1995 Report to Congress: Legal Immigration: Setting Priorities [Executive Summary]
U.S. Commission on Immigration Reform
From the document: "A properly regulated system of legal immigration is in the national interest of the United States. Such a system enhances the benefits of immigration while protecting against potential harms. Immigrants often create new businesses and other employment generating activities that promote the renewal of city neighborhoods and commercial districts. Immigrants also can strengthen America's economic and political ties with other nations and, thus, enhance our ability to compete in a global economy and provide leadership in international and humanitarian affairs. Properly regulated immigration further strengthens American scientific, literary, artistic and other cultural resources. It promotes family values and ties, important components of good schools and strong communities. At a time of troubling ethnic strife in many parts of the world, an effective American immigration policy can demonstrate to other countries that religious and ethnic diversity are compatible with national civic unity in a democratic and free society. [...] The recommendations in this report strongly affirm the value of a properly regulated immigration system. They seek to maximize the many positive opportunities that legal immigration presents to our nation. At the same time, the recommendations will help mitigate potential negative impacts, particularly on disadvantaged U.S. workers. Finally, the Commission's recommendations support effective Americanization of new immigrants, that is the cultivation of a shared commitment to the American values of liberty, democracy, and equal opportunity. These recommendations should help ensure that our legal immigration system will continue to serve the national interest of the United States."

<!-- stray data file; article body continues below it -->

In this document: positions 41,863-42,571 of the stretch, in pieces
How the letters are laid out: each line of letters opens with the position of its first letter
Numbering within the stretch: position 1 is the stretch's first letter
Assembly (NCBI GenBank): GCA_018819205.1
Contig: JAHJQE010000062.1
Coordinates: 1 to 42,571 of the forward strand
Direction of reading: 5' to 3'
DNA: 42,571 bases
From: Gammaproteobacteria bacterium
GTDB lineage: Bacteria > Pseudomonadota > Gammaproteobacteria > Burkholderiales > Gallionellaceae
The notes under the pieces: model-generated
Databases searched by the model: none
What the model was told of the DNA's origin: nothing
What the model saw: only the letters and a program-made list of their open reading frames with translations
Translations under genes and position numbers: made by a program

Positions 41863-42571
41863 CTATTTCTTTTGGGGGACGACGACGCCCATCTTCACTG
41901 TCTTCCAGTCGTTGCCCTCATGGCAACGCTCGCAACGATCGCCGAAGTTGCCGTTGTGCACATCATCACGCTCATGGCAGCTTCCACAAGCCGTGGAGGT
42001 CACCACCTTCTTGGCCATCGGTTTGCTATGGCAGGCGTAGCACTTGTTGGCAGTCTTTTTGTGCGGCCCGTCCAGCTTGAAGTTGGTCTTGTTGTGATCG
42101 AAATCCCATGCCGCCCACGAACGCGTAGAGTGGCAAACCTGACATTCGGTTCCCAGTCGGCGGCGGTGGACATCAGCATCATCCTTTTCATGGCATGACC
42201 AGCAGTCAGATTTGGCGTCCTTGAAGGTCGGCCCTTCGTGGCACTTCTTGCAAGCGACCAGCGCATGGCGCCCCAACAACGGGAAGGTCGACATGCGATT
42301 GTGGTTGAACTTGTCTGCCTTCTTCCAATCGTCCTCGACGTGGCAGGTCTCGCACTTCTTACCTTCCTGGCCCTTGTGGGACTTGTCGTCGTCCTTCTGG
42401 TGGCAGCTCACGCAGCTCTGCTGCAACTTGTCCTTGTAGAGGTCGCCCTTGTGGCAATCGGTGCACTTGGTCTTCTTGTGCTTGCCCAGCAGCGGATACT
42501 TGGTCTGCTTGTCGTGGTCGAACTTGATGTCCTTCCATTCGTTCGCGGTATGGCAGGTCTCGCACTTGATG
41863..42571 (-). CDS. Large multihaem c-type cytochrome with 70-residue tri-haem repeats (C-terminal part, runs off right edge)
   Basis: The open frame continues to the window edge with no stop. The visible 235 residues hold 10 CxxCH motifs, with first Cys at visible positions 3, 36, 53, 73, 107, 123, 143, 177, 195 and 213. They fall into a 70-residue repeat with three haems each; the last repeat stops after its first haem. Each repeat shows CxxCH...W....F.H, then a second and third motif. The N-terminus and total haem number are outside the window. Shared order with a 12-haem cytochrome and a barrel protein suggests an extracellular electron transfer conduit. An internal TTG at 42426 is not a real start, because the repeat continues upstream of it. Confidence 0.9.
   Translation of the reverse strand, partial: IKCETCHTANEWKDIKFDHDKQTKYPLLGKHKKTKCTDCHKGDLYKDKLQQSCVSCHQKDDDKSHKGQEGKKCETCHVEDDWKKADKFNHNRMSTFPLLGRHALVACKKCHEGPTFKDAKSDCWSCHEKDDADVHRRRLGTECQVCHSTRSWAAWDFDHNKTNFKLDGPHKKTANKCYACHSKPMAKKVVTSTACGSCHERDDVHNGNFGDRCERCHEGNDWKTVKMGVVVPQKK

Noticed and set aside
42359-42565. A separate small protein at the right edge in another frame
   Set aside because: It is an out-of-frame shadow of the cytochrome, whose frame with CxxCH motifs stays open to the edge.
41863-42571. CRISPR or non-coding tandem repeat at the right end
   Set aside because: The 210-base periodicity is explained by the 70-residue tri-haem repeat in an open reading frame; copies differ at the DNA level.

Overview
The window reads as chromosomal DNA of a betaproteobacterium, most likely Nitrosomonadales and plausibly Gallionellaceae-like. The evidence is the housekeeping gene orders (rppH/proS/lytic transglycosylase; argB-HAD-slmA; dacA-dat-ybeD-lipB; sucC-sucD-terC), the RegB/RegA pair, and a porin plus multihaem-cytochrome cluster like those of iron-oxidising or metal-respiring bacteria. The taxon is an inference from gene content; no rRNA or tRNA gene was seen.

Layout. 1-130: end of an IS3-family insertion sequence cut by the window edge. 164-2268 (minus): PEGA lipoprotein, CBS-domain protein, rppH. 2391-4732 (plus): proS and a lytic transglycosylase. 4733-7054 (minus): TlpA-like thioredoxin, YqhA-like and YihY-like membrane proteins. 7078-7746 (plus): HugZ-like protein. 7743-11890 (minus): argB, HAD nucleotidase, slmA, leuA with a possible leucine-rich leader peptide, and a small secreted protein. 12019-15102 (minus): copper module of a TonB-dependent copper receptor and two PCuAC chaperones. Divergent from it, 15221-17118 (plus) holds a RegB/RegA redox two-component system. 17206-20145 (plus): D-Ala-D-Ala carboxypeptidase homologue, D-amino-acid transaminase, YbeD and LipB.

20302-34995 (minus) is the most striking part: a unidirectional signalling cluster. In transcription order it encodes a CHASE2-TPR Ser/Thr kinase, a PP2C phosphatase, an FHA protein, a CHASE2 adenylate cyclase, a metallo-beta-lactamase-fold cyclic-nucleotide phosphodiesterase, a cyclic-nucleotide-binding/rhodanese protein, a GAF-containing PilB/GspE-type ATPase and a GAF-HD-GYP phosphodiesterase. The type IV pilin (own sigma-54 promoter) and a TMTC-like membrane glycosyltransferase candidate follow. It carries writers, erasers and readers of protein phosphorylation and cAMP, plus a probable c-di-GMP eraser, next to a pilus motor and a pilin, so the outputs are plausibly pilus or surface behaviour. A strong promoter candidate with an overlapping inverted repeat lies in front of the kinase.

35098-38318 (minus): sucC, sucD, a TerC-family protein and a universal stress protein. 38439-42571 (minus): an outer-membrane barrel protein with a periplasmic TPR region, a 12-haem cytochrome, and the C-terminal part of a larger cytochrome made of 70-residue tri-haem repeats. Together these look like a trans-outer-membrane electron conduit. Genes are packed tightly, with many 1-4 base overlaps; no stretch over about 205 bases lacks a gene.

Citing HSDL Resources

Documents from the HSDL collection cannot automatically be added to citation managers (e.g. Refworks, Endnotes, etc). This HSDL abstract page contains some of the pieces you may need when citing a resource, such as the author, publisher and date information. We highly recommend you always refer to the resource itself as the most accurate source of information when citing. Here are some sources that can help with formatting citations (particularly for government documents).

Worldcat: http://www.worldcat.org/

Indiana University Guide: Citing U.S. Government Publications: http://libraries.iub.edu/guide-citing-us-government-publications
Clear examples for citing specific types of government publications in a variety of formats. It does not address citing according to specific style guides.

Naval Postgraduate School: Dudley Knox Library. Citing Styles: http://libguides.nps.edu/citation
Specific examples for citing government publications according to APA and Chicago style guides. Click on the link for your preferred style then navigate to the specific type of government publication.

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